If this is the first time you’re hearing about Tinder, I promise it won’t be the last.
When you ask famous entrepreneurs or innovators in which sectors to look for the new trends, likely they will say where the fun, young, and edginess is. Science, yep. Tech, yes sir. The market for love is certainly also one of these places and has always proven to be a good hotbed for new innovations. Remember VHS and Video 2000, the rise of the HD video, Viagra, etc. Currently, a new wave of change has sparkled the business of matchmaking. Think about Lulu, Grindr, Bang with Friends (no explanation needed), Coffee Meets Bagel, The Inner Circle, Kisstagram and…. Tinder.
If you haven’t heard of Tinder yet, you’re either in a relationship, very busy with work, haven’t been going out for a while or…well…living under a rock. Tinder is the hottest startup in the world right now and will influence your innovation ecosystem.
For the uninitiated, this is how Tinder works
No. Hmmm no. Indecisive. Yes. YES! … That might be your thought process while using the app. Unlike sites that provide a comprehensive dating profile, the average OkCupid user voluntarily answers 233 questions about themselves, Tinder is strictly photo-based. If you have ‘liked’ each other, only then you are matched, and can start a conversation within the app. What happens next is up to you. At face value, this is the same as many other apps in the market. So, some stats to cover:
- One year after launching, Tinder’s hordes have swipe-rated each other 13 billion time. To understand the growth trajectory: 3 billion in August alone.
- 2 million matches happen each day.
- The average Tinderer checks the app 11 times per day, seven minutes per session.
- 77% of Tinder users are between the ages of 18 and 25.
- And apparently, according to a survey done by Tinder themselves, out of of 1000 users 96% had never used another dating app.
Cracking the code
As the stats reveal, Tinder is an attention magnet for many and apparently creates behavioral change. The question is of course…why? Connecting this to theory, the Behavior design-theory by BJ. Fogg is useful. You find human behavior the sum of three variables: motivation, ability and triggers. They all should work together.
In general, people are risk averse in changing their attitude or learn something new. So you need to motivate them. Motivations come in three forms: pleasure & pain, hope & fear and social acceptance or reject. Tinder and many other apps seem to succeed by focusing on pleasure, hope and avoiding rejection.
The secret sauce consists of different parts:
- First, the faces you see on apps like Tinder seem real because they’re tied to Facebook accounts, nowadays the gold standard of authenticity.
- Second, this new world of apps is designed exclusively for smart phones and the gen Y and Z generation who seem to be natural users.
- Last but not least, these new dating apps take away the fear of rejections and focus on game elements. There are no rejections, only matches.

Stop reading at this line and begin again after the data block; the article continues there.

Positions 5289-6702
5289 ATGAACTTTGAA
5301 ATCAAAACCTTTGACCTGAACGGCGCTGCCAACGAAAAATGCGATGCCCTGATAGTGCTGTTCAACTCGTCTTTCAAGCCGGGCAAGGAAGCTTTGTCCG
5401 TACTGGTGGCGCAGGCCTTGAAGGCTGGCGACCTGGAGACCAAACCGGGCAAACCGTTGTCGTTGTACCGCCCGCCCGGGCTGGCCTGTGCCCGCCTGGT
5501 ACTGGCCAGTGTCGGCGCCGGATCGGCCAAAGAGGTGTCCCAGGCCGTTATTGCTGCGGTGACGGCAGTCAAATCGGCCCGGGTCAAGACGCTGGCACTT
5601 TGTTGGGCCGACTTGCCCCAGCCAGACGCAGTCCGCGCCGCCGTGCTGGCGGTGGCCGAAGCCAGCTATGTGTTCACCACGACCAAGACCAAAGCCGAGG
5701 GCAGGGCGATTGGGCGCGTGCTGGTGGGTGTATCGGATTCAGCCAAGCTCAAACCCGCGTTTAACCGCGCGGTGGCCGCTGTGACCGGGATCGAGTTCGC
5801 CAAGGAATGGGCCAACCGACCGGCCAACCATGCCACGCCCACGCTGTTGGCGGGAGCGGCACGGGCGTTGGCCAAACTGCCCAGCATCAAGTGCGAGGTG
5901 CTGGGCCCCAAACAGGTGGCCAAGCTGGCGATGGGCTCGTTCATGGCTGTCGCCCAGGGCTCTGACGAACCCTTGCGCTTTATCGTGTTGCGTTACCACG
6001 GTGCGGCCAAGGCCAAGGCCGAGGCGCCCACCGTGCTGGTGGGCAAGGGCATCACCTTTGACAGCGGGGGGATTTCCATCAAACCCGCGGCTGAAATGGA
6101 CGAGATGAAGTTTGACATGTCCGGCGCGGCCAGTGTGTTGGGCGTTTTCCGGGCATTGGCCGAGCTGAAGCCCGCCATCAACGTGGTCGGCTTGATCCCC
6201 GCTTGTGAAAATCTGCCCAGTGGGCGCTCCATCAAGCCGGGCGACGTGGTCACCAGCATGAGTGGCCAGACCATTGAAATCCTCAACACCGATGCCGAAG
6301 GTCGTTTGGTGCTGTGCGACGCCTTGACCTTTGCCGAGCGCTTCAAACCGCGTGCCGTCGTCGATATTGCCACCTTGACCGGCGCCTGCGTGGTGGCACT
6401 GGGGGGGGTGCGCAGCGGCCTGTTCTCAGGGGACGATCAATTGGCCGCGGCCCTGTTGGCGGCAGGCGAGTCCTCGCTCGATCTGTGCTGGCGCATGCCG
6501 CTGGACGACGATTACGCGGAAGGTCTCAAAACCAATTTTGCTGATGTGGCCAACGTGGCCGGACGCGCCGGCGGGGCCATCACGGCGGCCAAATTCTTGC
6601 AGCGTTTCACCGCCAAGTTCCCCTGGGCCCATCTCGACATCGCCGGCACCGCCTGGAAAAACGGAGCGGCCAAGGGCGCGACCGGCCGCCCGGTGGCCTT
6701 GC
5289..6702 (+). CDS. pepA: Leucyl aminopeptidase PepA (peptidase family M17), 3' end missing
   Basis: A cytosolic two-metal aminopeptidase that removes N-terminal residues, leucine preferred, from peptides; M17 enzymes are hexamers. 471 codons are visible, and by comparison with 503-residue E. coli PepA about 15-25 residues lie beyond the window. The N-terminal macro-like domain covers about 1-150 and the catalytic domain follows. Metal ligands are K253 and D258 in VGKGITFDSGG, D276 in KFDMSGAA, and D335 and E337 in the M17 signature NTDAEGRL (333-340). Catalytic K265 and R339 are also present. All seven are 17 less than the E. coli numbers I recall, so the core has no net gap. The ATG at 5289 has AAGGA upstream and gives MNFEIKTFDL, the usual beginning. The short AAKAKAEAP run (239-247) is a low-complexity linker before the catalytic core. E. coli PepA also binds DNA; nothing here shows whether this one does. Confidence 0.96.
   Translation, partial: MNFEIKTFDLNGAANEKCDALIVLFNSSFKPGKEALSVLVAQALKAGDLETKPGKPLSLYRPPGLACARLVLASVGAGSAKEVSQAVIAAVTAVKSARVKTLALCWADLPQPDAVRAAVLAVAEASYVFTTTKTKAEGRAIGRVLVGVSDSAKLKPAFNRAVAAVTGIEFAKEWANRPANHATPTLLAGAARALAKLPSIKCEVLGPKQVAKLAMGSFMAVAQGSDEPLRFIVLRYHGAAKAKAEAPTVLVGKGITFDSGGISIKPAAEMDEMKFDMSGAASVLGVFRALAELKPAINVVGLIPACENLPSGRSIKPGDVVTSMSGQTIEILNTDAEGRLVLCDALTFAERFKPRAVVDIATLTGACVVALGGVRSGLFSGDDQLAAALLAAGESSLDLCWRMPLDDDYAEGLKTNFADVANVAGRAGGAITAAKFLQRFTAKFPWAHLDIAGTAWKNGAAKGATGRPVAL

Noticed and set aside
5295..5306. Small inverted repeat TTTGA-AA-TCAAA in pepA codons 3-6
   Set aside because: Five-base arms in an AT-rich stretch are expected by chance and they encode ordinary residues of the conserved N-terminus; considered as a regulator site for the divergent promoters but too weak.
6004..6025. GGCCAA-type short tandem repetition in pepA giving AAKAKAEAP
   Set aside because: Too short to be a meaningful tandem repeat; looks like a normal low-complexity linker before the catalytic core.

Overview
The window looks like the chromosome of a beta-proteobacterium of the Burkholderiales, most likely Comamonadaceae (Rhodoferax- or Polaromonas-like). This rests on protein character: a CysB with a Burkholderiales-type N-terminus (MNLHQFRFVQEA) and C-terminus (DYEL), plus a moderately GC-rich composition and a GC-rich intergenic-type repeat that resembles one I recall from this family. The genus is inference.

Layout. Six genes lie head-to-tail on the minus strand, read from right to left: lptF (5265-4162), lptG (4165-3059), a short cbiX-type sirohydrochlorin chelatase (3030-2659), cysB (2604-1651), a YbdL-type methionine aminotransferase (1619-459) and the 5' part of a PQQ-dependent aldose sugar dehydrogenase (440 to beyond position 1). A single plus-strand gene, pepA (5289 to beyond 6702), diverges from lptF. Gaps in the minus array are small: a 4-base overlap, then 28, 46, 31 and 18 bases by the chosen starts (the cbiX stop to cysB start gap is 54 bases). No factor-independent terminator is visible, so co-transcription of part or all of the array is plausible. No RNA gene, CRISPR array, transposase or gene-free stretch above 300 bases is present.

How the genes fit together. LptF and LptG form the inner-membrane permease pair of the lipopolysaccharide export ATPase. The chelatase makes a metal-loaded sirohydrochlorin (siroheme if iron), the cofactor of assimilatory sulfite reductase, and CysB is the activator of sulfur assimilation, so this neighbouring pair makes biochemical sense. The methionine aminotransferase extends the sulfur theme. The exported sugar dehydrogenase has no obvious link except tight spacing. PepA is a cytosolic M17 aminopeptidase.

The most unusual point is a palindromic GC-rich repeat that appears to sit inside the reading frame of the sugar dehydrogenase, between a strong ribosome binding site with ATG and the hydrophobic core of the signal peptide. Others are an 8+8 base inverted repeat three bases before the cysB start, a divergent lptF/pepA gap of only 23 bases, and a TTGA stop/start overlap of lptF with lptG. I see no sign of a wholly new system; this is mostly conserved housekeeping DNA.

The visual element resembles how much of the world works. Simplified, certainly. But very real. It you walk into a coffee shop or office, the first thing you notice is someone's physical appearance. Once you talk, you begin comparing similar interests and discussing mutual friends. This is no different for social life or business life.
Innovation and business application
Innovation involves tinkering time, persistence and good ideas. But that is not all. Creating an environment where people can meet up is a really important part of any successful innovation ecosystem. Tinder has struck gold in the way people want to meet up with other people. Not by adding more questions or heavy design, but by focusing on fun, photo only and simplicity.
Would this affect online collaboration as well? I believe so. Currently, there is focus on social tools like Sharepoint and Yammer. Being able to add a personal touch would be the next thing. But how more personal can it get? How to create a bridge between your business you and your personal you? One option would be having meaningful additions like including a photo gallery of your work experience and work environment like co-workers, office space, things you are working on, even prototypes of the ideas you are suggesting. This would make the whole innovation part more real for distributed users, being able to sneak peek into your life. And this will enhance social behavior, like sharing and working together. Imagine you pump up the gamification element in online collaboration tools: ‘people like you should be working together, based upon same interests and work environment’. Just as Amazon does with ‘people who bought this, also bought…’. I would be eager to at least connect to these people and see what we have in common. I guess there are more around who would like that as well…;-)
If you’re eager to understand how the next generation interacts, this is a must do experiment for yourself. Try it, if only for one hour to understand the addictiveness. Tinder is indeed fun and, my prediction, business will be more and more about fun as well. We have seen social trends taking businesses by storm. My prediction is that this will happen with your business as well.
If you think these worlds are all totally disconnected…know you have been warned, while the rest of us are getting Tinderized.